Thursday, January 21, 2010
E-book Wars X 3
Being a writer ain't ever easy. Sometimes it's downright chaotic.
1. Amazon.com just announced it will change how it pays publishers for its e-books. Beginning June 30 of this year Amazon will pay publishing houses (or self-pubbed authors) 70% of the Kindle list price for books sold in the U.S., minus electronic delivery costs (which purportedly equal a mere six cents). As an example, Amazon said, a Kindle edition selling for $8.99 will begin paying publishers/authors $6.25 per book instead of the current rate, which would equal $3.15.
Not surprisingly, there are quid pro quos: (1) The Kindle edition must cost between $2.99 and $9.99. (2) This list price must be at least 20 percent less than the printed version.
Bottom line for publishers: More cut of each sale. Now, what percentage of that 70% the house will give its authors--aye, there's the rub.
Bottom line for readers: Keeps Kindle version costs down.
2. There's out-and-out war going on over the recently released political nonfiction Game Change. At the writing of this post the book had garnered 163 one-star reviews (out of 243 reviews in total), many of them merely to expression dissatisfaction over the lack of it being available on Kindle. Highly unfair for the book, of course--that people who haven't even read it would skew the review ratings just to express their anger at the publisher. And many reviewers are fighting back. There are quite a few discussions going on (linked from the book page), urging Amazon to delete the no-Kindle reviews.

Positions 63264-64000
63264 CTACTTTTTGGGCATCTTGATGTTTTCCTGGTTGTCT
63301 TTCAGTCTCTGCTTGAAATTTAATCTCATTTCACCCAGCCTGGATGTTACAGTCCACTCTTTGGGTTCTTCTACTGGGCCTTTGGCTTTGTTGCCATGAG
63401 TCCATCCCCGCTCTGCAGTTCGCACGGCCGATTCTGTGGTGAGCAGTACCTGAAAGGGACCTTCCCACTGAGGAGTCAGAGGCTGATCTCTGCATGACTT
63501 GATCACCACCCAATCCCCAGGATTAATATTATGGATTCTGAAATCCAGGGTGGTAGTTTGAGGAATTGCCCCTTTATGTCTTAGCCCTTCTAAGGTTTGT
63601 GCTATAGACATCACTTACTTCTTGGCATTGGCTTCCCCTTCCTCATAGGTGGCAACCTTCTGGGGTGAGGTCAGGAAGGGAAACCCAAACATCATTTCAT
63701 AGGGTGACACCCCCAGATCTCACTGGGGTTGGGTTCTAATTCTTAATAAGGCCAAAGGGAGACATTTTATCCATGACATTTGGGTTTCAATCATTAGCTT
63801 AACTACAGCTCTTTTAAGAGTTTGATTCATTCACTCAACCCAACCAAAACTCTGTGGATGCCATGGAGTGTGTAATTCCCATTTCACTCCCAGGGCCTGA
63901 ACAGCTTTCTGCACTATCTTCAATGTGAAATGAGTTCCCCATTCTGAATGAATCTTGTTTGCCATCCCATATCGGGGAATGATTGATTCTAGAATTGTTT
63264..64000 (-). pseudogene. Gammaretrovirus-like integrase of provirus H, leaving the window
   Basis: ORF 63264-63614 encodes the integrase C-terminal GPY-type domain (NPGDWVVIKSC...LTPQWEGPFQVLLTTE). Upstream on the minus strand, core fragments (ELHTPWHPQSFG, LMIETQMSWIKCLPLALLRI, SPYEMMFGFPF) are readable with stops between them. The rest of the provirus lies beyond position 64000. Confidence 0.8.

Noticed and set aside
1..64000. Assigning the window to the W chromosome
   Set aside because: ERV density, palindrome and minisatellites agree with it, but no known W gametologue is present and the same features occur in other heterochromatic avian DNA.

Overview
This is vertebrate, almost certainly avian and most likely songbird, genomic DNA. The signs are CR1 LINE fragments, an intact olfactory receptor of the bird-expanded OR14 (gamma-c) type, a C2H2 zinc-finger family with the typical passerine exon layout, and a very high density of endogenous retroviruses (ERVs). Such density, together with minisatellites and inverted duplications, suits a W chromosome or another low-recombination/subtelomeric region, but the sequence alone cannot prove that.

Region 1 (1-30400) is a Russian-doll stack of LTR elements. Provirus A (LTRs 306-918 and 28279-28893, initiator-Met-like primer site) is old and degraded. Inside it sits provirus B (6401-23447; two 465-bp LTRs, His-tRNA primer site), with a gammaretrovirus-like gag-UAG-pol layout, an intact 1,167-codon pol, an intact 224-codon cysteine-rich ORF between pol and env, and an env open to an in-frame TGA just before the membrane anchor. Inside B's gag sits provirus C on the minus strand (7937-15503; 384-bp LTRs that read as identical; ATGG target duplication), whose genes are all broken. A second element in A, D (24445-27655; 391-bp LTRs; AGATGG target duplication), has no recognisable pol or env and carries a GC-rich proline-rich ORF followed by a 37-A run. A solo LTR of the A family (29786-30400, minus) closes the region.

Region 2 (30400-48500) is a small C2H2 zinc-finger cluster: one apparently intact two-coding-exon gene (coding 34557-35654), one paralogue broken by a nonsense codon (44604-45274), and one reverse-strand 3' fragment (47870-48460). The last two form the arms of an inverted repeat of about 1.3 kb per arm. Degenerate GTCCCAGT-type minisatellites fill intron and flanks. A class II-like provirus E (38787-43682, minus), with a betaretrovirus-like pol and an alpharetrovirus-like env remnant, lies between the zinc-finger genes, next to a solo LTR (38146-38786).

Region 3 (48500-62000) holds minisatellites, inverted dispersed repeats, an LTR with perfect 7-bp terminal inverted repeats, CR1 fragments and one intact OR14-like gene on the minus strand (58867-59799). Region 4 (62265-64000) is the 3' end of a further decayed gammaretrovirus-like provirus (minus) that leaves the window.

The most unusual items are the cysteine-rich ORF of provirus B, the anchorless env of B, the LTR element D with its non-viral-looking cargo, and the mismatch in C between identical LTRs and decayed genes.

This battle shows the disconnect between how avid Kindle users and publishers view Kindle versions. The former (Kinavidles, if you will) have moved totally to e-book format. Ergo, if it isn't available on Kindle, it doesn't exist. Meanwhile publishers are viewing the e-books as an alternate--and cheaper--form of the original hardback, much as they view paperbacks. It's long been standard that the hardback version of a title is released, then the paperback months later. This gives publishers a chance to first reap the revenues from the more expensive version. Readers who want cheaper books have been trained to wait for the paperbacks. But this is a new age. The Kinavidles won't wait, they say. By the time the Kindle version of Game Change comes out, they'll have moved on.
Bottom line: Who knows how this one will shake out. I would have suggested a compromise: publishers issue an immediate Kindle version but at a higher price than the standard $9.99, so they can recoup at least some of the money skimmed off from hardbacks. But--reference #1. After June 30 the pubs can't charge any more than $9.99 on Amazon if they want that 70% cut.
3. Meanwhile Apple is stepping into the e-book industry. Rumor is that their planned January 27th announcement will be about their new Tablet, a multi-media gizmo that can contain e-books, video, and all manner of way cool things. Word also abounds that Apple will be offering publishers a 70% cut of their e-book sales. (Sound familiar, anyone?)
Bottom line for readers: Another, even snazzier way to devour books.
Bottom line for authors: Heck, we're still trying to figure out how our royalties work in all this.